To explain things better I want to use a helpful comparison.
Well once this silkworm is grown it begins to spin silk and build the house wherein it will die.
His Majesty Himself, as He does in this prayer of union, becomes the dwelling place we build for ourselves.
Therefore, courage my daughters! Let’s be quick to do this work and weave this little cocoon by getting rid of our self-love and self-will, our attachment to any earthly thing.
Let it die; let this silkworm die, as it does in completing what it was created to do! And you will see how we see God, as well as ourselves placed inside His Greatness, as is this little silkworm within its cocoon.
Now, then, let’s see what this silkworm does, for that’s the reason I’ve said everything else. When the soul is in this prayer, truly dead to the world, a little white butterfly comes forth. Oh, greatness of God! How transformed the soul is when it comes out of this prayer after having been placed within the greatness of God and so closely joined with Him for a little while.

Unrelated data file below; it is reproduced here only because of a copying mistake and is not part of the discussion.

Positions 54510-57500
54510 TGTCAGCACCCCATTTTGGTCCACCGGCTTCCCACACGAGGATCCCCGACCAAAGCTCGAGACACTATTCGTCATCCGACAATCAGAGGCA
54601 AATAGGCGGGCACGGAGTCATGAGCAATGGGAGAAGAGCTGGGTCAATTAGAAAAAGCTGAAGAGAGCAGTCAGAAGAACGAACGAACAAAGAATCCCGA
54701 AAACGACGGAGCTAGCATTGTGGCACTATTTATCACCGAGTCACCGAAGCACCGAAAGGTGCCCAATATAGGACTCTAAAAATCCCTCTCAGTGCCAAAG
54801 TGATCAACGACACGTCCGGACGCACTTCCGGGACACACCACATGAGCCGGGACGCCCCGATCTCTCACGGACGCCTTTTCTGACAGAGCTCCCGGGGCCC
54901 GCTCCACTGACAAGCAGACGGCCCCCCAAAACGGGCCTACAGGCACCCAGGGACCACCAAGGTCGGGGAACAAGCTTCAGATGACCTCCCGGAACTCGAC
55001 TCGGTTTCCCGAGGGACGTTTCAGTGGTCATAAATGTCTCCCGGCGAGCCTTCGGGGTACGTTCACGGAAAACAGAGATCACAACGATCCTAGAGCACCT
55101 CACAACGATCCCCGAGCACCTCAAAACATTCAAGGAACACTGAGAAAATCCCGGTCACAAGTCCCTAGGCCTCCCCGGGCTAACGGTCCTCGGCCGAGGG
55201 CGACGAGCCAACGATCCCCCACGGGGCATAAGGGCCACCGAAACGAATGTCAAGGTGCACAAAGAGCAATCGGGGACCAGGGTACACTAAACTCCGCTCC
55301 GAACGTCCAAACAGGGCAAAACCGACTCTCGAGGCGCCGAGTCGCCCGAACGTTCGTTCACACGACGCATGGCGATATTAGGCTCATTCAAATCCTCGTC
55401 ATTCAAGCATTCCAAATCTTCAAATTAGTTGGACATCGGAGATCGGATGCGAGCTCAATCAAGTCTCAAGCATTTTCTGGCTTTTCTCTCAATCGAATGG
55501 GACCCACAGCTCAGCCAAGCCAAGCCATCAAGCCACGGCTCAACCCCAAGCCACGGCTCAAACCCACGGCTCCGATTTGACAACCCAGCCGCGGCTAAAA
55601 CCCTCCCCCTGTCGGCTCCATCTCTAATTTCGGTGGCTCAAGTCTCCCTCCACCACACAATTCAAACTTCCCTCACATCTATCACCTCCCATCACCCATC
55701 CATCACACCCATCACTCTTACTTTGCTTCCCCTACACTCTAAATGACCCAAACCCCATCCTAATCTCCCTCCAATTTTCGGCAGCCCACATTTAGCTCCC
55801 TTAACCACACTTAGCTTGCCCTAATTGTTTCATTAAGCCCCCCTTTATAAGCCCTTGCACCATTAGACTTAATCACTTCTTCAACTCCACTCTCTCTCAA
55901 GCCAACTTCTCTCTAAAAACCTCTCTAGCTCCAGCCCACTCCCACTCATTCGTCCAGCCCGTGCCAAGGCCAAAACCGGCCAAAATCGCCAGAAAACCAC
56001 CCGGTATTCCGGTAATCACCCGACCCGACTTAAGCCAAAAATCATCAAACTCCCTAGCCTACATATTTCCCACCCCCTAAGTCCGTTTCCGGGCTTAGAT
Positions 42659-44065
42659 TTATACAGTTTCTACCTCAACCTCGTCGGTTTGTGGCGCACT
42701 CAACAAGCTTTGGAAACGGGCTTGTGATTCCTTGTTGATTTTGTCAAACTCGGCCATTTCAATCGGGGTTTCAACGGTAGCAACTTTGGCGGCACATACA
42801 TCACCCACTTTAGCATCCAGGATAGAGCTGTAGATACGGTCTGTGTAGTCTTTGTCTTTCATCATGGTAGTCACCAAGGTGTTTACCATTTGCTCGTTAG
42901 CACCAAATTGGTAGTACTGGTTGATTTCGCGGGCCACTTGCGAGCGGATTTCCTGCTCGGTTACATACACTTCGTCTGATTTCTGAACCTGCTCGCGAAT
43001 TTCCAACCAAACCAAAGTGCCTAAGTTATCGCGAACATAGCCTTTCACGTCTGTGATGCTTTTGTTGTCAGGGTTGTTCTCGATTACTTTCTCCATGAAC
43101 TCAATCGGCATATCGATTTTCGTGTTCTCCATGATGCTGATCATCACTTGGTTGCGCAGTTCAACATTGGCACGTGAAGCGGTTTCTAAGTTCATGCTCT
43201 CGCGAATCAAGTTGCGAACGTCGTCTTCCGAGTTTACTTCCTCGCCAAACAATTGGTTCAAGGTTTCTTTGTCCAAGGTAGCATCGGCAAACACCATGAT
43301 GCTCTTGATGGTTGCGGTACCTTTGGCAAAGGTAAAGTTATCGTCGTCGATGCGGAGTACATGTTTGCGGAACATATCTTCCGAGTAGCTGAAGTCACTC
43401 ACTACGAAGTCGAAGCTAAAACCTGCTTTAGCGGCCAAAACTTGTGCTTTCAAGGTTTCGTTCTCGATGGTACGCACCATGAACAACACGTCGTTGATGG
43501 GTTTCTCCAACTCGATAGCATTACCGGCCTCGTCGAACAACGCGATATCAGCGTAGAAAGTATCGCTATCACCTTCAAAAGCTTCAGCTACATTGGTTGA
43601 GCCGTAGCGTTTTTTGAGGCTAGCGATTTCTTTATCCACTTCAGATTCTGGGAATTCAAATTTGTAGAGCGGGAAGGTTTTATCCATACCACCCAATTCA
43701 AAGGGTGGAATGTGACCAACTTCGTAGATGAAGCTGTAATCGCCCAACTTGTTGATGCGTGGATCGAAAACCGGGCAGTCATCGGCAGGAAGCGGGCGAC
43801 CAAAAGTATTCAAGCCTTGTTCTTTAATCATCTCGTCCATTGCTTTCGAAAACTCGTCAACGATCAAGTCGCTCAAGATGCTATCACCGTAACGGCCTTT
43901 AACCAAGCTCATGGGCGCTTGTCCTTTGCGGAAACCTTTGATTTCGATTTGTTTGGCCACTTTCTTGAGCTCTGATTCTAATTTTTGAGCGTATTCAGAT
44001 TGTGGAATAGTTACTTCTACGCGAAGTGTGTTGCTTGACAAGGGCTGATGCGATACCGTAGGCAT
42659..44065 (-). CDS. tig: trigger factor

Oh, now, to see the restlessness of this little butterfly, even though it has never been quieter and calmer in its life, is something to praise God for! And the difficulty is that it doesn’t know where to alight and rest. Since it has experienced such wonderful rest, all that it sees on earth displeases it, especially if God gives it this wine often.
So, there is no reason to be surprised that this little butterfly seeks rest again since it feels estranged from earthly things. Well then, where will the poor little thing go? It can’t return to where it came from; as was said, we are powerless, however much we do, to bring about this favour until God is again pleased to grant it. O Lord, what new trials begin for this soul! Who would say such a thing after a favour so sublime? Briefly, in one way or another, there must be a cross while we live.
I don’t mean to say that those who arrive here do not have peace; they do have it, and it is very deep. For the trials themselves are so valuable and have such good roots that although very severe they give rise to peace and happiness.
- St Teresa of Jesus